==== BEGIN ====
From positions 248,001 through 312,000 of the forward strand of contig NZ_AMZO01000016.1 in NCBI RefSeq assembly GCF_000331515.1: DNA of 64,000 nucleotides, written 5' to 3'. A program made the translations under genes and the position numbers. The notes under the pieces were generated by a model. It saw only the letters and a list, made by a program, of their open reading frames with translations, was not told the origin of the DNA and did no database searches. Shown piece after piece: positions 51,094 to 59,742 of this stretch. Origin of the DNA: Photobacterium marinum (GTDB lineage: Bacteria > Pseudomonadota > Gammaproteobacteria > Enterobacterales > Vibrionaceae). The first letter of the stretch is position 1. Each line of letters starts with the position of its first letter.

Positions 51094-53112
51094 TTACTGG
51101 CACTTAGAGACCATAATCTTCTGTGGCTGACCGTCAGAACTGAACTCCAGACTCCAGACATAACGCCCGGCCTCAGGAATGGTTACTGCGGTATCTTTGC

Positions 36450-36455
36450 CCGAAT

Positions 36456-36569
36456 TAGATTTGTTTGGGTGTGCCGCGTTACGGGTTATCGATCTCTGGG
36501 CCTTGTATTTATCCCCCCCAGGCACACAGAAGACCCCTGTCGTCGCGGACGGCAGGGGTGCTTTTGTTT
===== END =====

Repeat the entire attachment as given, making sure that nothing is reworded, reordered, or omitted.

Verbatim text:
From positions 248,001 through 312,000 of the forward strand of contig NZ_AMZO01000016.1 in NCBI RefSeq assembly GCF_000331515.1: DNA of 64,000 nucleotides, written 5' to 3'. A program made the translations under genes and the position numbers. The notes under the pieces were generated by a model. It saw only the letters and a list, made by a program, of their open reading frames with translations, was not told the origin of the DNA and did no database searches. Shown piece after piece: positions 51,094 to 59,742 of this stretch. Origin of the DNA: Photobacterium marinum (GTDB lineage: Bacteria > Pseudomonadota > Gammaproteobacteria > Enterobacterales > Vibrionaceae). The first letter of the stretch is position 1. Each line of letters starts with the position of its first letter.

Positions 51094-53112
51094 TTACTGG
51101 CACTTAGAGACCATAATCTTCTGTGGCTGACCGTCAGAACTGAACTCCAGACTCCAGACATAACGCCCGGCCTCAGGAATGGTTACTGCGGTATCTTTGC

Positions 36450-36455
36450 CCGAAT

Positions 36456-36569
36456 TAGATTTGTTTGGGTGTGCCGCGTTACGGGTTATCGATCTCTGGG
36501 CCTTGTATTTATCCCCCCCAGGCACACAGAAGACCCCTGTCGTCGCGGACGGCAGGGGTGCTTTTGTTT